Durable Power of Attorney
Virtually everyone needs a durable power of attorney to safeguard their assets during periods of incapacity. This document allows you to authorize another individual to manage your property and finances when you cannot yourself. In this document, you are considered to be the “principal” and the individual to whom you assign the power is your “agent” or “attorney-in-fact.”
Your attorney-in-fact does not have to be a lawyer, but it should be someone you trust a great deal. (While a durable power of attorney enables your agent to take care of your responsibilities for you, it does not restrict you from doing these things on your own).
The word “durable” means that your power of attorney remains valid even if you become incompetent or incapacitated. This is a very important point because without a durable power of attorney for finances, a court proceeding for guardianship or conservatorship is probably inescapable. A costly and largely unnecessary exercise.
You may revoke your durable power of attorney at any time (as long as you are competent). If you do not revoke it, your durable power of attorney ends at your death.
Extreme care should be taken when drafting a durable power of attorney. If it’s not drafted right, you could end up in court or be subjected to financial exploitation.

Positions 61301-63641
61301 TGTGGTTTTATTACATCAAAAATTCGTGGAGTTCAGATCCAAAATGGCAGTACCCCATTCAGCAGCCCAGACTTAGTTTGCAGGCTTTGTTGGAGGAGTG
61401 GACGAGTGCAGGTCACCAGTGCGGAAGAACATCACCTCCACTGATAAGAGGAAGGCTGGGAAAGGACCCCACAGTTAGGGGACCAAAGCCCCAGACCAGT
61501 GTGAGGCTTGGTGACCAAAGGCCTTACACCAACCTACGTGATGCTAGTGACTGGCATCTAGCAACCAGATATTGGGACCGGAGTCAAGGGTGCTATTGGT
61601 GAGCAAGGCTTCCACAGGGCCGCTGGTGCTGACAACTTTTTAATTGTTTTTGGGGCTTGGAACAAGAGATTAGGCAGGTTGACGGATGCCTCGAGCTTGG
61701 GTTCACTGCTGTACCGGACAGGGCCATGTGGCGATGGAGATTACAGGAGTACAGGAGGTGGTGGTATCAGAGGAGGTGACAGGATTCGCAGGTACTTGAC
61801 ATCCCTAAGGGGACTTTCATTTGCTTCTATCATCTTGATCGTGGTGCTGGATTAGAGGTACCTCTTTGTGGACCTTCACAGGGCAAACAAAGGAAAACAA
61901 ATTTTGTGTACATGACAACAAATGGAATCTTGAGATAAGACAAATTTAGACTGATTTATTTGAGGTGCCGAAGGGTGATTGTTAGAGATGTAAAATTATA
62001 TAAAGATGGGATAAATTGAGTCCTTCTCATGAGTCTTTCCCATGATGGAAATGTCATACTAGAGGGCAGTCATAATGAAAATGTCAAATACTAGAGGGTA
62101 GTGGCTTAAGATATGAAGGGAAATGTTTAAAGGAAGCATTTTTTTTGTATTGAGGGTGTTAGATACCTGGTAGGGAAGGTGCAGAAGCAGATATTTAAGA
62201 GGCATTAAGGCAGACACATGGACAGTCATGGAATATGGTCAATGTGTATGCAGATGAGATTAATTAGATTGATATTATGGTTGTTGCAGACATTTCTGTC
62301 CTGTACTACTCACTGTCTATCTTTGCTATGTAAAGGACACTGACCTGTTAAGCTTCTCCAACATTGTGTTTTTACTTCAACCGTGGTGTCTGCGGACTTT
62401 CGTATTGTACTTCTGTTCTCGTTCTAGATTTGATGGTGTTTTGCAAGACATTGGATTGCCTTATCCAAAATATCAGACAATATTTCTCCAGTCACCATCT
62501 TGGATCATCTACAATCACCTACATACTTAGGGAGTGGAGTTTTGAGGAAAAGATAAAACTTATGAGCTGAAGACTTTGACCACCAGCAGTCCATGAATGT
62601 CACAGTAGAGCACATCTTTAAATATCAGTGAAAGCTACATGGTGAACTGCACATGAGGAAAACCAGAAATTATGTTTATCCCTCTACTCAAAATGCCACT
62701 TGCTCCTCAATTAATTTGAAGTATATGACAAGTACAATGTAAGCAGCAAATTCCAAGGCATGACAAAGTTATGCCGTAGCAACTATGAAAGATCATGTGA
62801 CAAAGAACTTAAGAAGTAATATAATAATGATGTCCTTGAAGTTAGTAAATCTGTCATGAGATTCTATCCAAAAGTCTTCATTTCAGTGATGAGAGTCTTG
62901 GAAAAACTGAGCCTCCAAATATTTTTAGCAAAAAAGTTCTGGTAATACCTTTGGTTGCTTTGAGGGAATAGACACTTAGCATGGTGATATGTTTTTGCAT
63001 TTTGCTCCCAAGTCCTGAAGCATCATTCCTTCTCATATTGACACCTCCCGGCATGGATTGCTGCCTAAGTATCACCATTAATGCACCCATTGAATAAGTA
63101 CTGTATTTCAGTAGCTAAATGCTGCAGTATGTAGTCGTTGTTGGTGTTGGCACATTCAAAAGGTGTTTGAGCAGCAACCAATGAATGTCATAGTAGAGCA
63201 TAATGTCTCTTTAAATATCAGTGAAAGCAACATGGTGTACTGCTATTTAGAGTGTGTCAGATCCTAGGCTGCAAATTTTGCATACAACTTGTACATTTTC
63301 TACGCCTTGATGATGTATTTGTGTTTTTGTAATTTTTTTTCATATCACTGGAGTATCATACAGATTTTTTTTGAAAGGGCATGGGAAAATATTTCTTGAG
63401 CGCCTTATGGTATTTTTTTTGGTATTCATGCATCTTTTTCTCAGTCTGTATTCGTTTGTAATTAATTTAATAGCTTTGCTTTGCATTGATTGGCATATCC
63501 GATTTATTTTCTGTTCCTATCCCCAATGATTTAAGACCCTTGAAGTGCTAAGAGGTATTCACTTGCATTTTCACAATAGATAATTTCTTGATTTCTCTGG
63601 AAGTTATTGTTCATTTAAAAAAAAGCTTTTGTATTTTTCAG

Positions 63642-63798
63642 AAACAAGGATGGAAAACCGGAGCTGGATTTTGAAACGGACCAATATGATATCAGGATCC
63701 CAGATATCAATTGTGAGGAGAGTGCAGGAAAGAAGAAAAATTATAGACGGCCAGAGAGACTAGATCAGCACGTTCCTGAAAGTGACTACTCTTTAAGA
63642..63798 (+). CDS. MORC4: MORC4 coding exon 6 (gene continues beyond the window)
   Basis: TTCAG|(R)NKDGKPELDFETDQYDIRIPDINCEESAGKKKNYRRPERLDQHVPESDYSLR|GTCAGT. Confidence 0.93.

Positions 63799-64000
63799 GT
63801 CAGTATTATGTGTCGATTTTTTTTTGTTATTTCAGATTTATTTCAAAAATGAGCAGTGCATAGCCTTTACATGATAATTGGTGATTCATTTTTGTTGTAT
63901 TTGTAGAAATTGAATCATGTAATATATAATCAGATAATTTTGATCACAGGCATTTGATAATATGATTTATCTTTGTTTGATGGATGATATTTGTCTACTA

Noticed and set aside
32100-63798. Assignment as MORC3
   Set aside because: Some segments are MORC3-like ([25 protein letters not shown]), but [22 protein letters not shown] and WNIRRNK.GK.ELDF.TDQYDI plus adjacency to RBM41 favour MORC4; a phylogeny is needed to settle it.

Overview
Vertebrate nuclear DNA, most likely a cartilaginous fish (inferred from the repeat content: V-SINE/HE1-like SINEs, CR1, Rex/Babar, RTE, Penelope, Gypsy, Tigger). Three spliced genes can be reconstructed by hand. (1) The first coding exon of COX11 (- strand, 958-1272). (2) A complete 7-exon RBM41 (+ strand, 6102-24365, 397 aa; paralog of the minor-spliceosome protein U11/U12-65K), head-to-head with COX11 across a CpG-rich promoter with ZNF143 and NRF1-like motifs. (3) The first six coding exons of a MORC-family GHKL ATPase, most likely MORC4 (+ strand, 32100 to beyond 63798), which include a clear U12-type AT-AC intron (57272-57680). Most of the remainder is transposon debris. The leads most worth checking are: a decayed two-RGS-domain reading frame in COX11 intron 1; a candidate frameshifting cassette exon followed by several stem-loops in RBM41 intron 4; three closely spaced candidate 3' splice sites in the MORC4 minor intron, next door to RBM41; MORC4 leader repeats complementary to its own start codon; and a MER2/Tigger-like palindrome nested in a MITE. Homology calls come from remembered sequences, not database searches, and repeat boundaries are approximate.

Healthcare Power of Attorney and a Living Will
A Health Care Directive allows you to: (1) appoint a person known as an agent who can make health care decisions for you; and (2) clearly inform others of your health care wishes.
Your health care directive can appoint anyone over 18 that you trust to make medical decisions for you and tell your physicians, family, and friends what kind of care you wish to receive. For example, it often states whether they should give you life-sustaining treatment if you are in an irreversible coma, persistent vegetative state, or have a terminal condition.
Your health care directive guides your loved ones during difficult times. While it may seem as though you are placing a significant responsibility on the person you chose as your “agent,” not having a health care directive can be much worse. Without your guidance, there may be dissension among your family members as to “who is in charge,” and “what treatment you would want.”
NOTE: You should have an attorney review any older health care documents to make sure they are still valid.